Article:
Two sons, mom’s list & memories

By admin
07 October 2010

Once the cancer had spread through her bodyKate Greene knew the end was near and she wouldn’t be able to do the things she’d always dreamt of doing with her husband and two sons – so she compiled a wish list for them.

At 4 am one day the 37-year-old mother of Clevedon in Somerset, England, began composing a wish list of more than 100 tasks she wanted her sons, Reef (6) and Finn (4), and her husband to do after her death. Her “mom’s manual”, as she called the list, made headlines after her death and continues to deeply move people who read it.

The poignant inventory illustrates her dreams for her brood and includes things she’d never have approved of such as her boys riding motorbikes and joining the army. The mother who knew she wouldn’t live to see her boys grow up also told them to respect women and not stay angry with each other for long.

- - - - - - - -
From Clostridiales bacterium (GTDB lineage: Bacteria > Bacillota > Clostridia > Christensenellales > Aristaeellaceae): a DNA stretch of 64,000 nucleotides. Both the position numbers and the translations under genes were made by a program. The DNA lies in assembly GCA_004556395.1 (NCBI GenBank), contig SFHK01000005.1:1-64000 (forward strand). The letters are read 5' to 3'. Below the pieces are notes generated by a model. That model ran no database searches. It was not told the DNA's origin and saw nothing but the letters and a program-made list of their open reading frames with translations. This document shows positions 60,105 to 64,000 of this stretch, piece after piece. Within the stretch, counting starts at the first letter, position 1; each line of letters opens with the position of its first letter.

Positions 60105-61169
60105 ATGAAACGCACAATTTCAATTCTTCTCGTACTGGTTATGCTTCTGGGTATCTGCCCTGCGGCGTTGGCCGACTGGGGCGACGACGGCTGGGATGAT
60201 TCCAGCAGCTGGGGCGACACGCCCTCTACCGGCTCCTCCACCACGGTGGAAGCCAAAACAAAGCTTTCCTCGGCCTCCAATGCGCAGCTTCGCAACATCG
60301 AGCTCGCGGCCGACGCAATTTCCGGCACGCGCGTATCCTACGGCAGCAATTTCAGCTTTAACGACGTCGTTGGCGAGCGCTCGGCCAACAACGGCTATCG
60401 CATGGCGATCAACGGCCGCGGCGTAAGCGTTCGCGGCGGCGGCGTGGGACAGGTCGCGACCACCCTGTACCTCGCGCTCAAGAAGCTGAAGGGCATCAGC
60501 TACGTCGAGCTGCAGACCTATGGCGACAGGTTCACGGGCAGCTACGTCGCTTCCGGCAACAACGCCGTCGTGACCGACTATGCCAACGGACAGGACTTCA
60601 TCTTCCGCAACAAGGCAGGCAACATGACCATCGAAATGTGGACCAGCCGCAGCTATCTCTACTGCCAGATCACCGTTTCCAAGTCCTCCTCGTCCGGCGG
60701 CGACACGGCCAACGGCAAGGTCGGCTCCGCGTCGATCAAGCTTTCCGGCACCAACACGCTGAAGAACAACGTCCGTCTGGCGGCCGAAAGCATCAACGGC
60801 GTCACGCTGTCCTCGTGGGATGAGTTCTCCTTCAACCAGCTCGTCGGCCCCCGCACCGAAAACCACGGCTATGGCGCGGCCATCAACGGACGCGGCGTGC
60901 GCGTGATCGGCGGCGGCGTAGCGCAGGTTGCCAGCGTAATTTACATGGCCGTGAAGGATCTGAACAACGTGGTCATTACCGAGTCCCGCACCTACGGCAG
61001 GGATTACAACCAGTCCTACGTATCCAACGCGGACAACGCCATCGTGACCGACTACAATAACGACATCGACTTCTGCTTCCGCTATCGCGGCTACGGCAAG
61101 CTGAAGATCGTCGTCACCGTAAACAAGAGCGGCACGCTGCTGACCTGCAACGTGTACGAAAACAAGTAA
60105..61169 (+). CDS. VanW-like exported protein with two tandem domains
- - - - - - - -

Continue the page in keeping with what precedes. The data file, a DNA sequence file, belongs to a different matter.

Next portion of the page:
“By carrying out all the wishes on the list we still have an emotional tie. I’ve already done as much on the list as possible and we plan to do the lot. Every time we do one we think of her,” St John says.

She filled more than three A4 sheets with things her sons should remember her by, such as that she loved catching crabs.

When she died in January after fighting breast cancer for two years there were more than 100 tasks on the list. The dying mom didn’t only dream of distant destinations. There are also simple tasks on her list.

For instance she told St John to kiss the boys twice before they go to bed and teach them to be on time. They should also grow sunflowers and occasionally look for four-leaf clovers.

In the weeks before her death they fulfilled many of Kate’s last wishes. The family visited Father Christmas in Lapland and Disney World in Florida and went to a pantomime.

There is one wish on his wife’s list he hasn’t been able to fulfil: to find love again. Kate wanted him to marry again as soon as possible for the boys’ sake because a female influence in the home would give them stability again, she reasoned.

“I don’t believe you get more than one soulmate in a lifetime,” says the widower left behind with two sons and scores of memories.

Read more about Kate's list in YOU, 14 October 2010.

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